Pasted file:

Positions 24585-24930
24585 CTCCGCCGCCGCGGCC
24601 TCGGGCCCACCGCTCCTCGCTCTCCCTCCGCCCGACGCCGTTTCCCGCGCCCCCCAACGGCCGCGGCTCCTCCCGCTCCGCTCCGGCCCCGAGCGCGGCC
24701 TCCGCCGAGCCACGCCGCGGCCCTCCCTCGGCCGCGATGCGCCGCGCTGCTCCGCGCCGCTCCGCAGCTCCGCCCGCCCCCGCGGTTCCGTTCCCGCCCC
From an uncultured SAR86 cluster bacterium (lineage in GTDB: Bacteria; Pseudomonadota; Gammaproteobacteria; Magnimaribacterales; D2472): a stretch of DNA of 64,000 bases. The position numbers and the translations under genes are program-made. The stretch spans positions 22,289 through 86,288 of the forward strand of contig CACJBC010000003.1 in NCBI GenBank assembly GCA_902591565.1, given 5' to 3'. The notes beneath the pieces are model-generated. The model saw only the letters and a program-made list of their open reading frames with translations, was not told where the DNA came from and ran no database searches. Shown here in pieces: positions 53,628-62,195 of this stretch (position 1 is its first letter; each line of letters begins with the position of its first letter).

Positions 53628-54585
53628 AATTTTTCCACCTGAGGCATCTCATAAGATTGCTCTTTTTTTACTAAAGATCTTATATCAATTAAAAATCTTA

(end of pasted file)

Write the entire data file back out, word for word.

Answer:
Positions 24585-24930
24585 CTCCGCCGCCGCGGCC
24601 TCGGGCCCACCGCTCCTCGCTCTCCCTCCGCCCGACGCCGTTTCCCGCGCCCCCCAACGGCCGCGGCTCCTCCCGCTCCGCTCCGGCCCCGAGCGCGGCC
24701 TCCGCCGAGCCACGCCGCGGCCCTCCCTCGGCCGCGATGCGCCGCGCTGCTCCGCGCCGCTCCGCAGCTCCGCCCGCCCCCGCGGTTCCGTTCCCGCCCC
From an uncultured SAR86 cluster bacterium (lineage in GTDB: Bacteria; Pseudomonadota; Gammaproteobacteria; Magnimaribacterales; D2472): a stretch of DNA of 64,000 bases. The position numbers and the translations under genes are program-made. The stretch spans positions 22,289 through 86,288 of the forward strand of contig CACJBC010000003.1 in NCBI GenBank assembly GCA_902591565.1, given 5' to 3'. The notes beneath the pieces are model-generated. The model saw only the letters and a program-made list of their open reading frames with translations, was not told where the DNA came from and ran no database searches. Shown here in pieces: positions 53,628-62,195 of this stretch (position 1 is its first letter; each line of letters begins with the position of its first letter).

Positions 53628-54585
53628 AATTTTTCCACCTGAGGCATCTCATAAGATTGCTCTTTTTTTACTAAAGATCTTATATCAATTAAAAATCTTA